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[680] dangerous gap. Not the semblance of a fortification could be seen. The entire front was in the most exposed condition. One or two sections of batteries at remote points, no scouts, no cavalry pickets, a very light infantry picket within one mile of camp, were all that stood between us and the dark forest then filling with the very flower of the Southern army. To my inexperienced judgment, all this appeared very strange, and I communicated these views to our brigade commander, who expressed himself in the same spirit, but remarked that he was powerless. One day's work in felling trees would have placed the camp in a tolerable state of defense. The men were actually sick from inaction and over-eating. A few hours' active exercise with the axe and shovel would have benefited their health, and might have saved their camp from destruction, with thousands of valuable lives. This would have produced a much better morale effect than the neglect which had been urged as the reason why the camp was not protected! It was surprising to see how speedily the same men cut down trees and erected works of defense on the approach to Corinth. A little of the vigilance then used would have saved life, property and reputation at Shiloh. That a grave military error was committed in disposing the army and neglecting the proper defenses at Shiloh, there can be no question. If General Smith erred in selecting the ground or disposing the troops, who was responsible when that officer lay prostrate on his death-bed?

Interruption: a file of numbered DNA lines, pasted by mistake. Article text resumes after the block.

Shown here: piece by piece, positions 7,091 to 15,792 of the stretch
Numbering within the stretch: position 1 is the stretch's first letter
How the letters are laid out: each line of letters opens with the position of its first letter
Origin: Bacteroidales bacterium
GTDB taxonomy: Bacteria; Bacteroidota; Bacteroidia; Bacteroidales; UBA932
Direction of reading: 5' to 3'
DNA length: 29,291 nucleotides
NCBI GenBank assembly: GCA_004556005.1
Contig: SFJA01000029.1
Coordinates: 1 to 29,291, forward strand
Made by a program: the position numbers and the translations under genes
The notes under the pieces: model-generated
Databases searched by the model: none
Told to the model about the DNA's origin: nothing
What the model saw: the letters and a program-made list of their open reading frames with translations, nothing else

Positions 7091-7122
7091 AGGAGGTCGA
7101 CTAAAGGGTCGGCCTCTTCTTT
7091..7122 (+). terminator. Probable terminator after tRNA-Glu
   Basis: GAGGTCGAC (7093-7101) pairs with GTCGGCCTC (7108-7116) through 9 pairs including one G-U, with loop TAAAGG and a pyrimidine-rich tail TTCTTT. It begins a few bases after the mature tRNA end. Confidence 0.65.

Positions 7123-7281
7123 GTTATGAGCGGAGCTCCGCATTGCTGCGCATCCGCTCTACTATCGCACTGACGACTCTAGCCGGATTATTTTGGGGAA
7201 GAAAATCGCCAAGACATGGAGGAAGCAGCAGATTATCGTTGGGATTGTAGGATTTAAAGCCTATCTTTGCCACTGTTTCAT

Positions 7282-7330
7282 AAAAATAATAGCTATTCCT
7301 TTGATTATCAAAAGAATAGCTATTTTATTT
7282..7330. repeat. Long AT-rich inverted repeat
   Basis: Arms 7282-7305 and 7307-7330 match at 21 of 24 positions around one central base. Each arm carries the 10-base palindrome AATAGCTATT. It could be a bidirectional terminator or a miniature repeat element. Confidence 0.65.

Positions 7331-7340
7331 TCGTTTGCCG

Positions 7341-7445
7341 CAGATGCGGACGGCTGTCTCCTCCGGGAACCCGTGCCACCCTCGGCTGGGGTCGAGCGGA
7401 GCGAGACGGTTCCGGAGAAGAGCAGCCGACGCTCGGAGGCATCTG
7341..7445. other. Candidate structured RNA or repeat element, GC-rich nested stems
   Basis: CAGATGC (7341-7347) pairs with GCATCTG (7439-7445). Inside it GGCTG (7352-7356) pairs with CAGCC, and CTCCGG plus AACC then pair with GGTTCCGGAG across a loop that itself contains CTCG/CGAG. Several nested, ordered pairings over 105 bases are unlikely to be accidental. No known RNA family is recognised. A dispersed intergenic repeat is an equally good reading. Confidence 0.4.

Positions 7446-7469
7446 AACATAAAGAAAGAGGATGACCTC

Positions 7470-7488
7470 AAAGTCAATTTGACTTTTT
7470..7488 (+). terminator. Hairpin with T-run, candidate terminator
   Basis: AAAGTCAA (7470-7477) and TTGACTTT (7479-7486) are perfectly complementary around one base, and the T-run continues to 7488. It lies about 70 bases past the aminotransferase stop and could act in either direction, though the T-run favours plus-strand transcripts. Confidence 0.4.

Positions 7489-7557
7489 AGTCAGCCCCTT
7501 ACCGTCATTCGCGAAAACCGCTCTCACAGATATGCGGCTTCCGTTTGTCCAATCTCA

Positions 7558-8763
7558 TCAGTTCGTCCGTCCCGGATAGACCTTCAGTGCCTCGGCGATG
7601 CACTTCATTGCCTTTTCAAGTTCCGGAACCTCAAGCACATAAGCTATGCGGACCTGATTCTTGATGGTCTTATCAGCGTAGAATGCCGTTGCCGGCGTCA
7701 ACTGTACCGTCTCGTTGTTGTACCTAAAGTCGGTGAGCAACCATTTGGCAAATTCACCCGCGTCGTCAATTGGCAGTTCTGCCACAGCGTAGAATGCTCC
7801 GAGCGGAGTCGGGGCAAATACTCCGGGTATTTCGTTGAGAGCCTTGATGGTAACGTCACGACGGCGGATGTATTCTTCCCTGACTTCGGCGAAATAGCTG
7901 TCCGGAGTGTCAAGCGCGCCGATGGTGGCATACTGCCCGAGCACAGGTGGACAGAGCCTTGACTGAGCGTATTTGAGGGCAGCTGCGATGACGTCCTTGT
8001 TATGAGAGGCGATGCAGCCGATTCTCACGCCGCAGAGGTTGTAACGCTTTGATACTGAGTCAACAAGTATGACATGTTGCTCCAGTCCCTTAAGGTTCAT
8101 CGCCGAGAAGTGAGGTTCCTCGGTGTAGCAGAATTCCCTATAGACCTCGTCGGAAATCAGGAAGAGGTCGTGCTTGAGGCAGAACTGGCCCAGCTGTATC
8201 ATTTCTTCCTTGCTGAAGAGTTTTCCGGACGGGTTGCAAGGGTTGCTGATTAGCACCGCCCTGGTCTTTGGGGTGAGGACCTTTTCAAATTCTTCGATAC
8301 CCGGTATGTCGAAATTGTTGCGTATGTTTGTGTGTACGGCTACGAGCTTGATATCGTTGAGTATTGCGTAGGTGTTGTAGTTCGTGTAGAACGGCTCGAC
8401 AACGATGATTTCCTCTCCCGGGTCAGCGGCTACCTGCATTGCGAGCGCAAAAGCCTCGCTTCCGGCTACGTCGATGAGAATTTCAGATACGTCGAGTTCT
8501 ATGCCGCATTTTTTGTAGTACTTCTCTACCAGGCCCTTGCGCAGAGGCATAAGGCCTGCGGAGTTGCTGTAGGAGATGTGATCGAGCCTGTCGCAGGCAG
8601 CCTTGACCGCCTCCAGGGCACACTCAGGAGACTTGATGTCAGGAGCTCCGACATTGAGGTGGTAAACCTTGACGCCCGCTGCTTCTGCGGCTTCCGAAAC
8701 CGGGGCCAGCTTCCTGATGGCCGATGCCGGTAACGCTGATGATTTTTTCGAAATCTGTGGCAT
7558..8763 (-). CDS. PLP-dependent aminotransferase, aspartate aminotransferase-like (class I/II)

General Halleck had, in general orders, directed the camp to be fortified, and supposed this had been done, for, in his first dispatch from St. Louis, announcing the battle, he says: “The enemy attacked our works at Pittsburg, Tennessee, yesterday, and were repulsed with heavy loss.” We do not appear, however, as the censor, simply the historian, whose province, although not always pleasant, should be guided by the line of duty, truth, and justice. It shall be our endeavor to avoid partisan issues and confine this statement to plain, historical facts. Thursday, the 3d, being quite unwell, remained in my tent. On Friday, made and received few visits, and in afternoon witnessed the first “speck of war.” A small detachment of the Fifth Ohio Cavalry, with a portion of the Seventieth Ohio Infantry, made a short reconnoissance and fell in with the advance of the Confederate army. We lost a few men; killed and captured half a dozen of the enemy. Of the wounded was an intelligent non-commissioned officer, who died during the night. This officer communicated information that the entire Confederate army had advanced from Corinth, and were to attack us on the following (Saturday) morning. This information, of such vital importance to our army,

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